Tuesday, August 28, 2007

Reports: At least 27 killed, 100 wounded in Karbala festival violence; Curfew imposed; 1 million pilgrims ordered to leave

Above and Left: Scenes from Karbala today. Tensions have been rising for months between the two primary Shia militias known as the Badr Brigade and the Mahdi Army as each struggles for political dominance. The Badr Brigade is the paramilitary force of the largest Shia political bloc, the Supreme Islamic Council in Iraq. The Mahdi Army is the paramilitary force of the Sadrists, headed by Moqtada al-Sadr. The Iraqi security forces are heavily infiltrated by both, with each having varying amounts of control in different areas. In Karbala, the security forces are primarily aligned to the Badr Brigade. The killing began yesterday when police fired on angry pilgrims, who came by the hundreds of thousands for the Shabaniyah festival, which marks the birth of Mohammed al-Mahdi, the twelfth and final Imam, known as the "Hidden Imam", who speaks today through the mujtahids, and who Shias believe will return at the end of time to bring justice to a fallen world.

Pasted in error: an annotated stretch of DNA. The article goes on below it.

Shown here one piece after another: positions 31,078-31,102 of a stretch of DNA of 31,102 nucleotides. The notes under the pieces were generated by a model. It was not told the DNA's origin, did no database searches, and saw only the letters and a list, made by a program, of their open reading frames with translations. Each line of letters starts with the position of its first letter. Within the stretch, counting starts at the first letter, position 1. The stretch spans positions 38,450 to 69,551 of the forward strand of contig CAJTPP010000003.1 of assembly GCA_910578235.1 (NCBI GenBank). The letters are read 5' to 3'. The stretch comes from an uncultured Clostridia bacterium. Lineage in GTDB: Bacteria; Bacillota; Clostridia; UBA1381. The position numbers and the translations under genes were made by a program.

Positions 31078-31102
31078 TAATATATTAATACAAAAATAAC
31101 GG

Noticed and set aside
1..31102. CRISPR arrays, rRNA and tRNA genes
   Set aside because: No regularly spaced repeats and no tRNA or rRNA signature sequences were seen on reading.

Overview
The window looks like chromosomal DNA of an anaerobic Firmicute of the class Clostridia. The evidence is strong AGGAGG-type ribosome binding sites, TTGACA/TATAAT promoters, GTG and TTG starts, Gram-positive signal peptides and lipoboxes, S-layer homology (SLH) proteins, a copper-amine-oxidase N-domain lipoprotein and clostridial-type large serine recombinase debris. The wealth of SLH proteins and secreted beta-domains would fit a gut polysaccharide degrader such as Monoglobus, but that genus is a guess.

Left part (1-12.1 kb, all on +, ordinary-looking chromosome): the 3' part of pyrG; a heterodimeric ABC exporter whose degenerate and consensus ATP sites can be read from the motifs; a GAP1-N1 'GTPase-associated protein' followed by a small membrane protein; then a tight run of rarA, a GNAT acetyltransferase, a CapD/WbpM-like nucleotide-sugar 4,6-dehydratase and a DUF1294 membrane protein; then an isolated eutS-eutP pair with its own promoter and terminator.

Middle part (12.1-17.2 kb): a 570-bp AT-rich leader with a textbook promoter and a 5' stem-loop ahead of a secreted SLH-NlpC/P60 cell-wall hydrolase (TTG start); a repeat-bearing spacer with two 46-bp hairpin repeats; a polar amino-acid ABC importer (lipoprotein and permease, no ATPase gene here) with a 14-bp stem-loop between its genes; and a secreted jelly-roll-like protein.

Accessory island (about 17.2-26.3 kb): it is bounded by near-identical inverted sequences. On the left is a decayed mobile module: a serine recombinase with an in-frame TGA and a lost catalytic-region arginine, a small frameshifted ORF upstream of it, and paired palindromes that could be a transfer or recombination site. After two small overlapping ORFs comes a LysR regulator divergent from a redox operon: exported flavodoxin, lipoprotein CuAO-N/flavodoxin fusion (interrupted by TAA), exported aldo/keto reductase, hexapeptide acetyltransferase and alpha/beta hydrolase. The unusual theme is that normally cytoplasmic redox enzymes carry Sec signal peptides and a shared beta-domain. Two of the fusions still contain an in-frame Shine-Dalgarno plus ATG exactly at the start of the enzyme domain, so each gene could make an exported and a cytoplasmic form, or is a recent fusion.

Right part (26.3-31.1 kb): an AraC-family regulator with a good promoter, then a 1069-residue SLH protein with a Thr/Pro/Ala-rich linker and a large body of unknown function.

Pilgrims flee Iraq city as gunbattles rage

Police ordered hundreds of thousands of pilgrims to leave the Iraqi city of Kerbala on Tuesday as a battle raged between Iraqi security forces and gunmen near two of Shi'ite Islam's holiest shrines.

A senior security source in Baghdad said 25 people had been killed, mostly policemen. The director of Kerbala's al-Hussein Hospital said it had received eight bodies and 29 wounded.

Interior Ministry spokesman Brigadier-General Abdul Kareem Khalaf told state television that reinforcements were being rushed to Kerbala from Baghdad and neighbouring provinces. He said 50 people had been killed and wounded in the violence.

The fighting appeared to be between gunmen loyal to the fiery Shi'ite cleric Moqtada al-Sadr, possibly members of his Mehdi Army militia, and police linked to the rival Shi'ite political movement, the Supreme Iraqi Islamic Council (SIIC) and its Badr Organisation.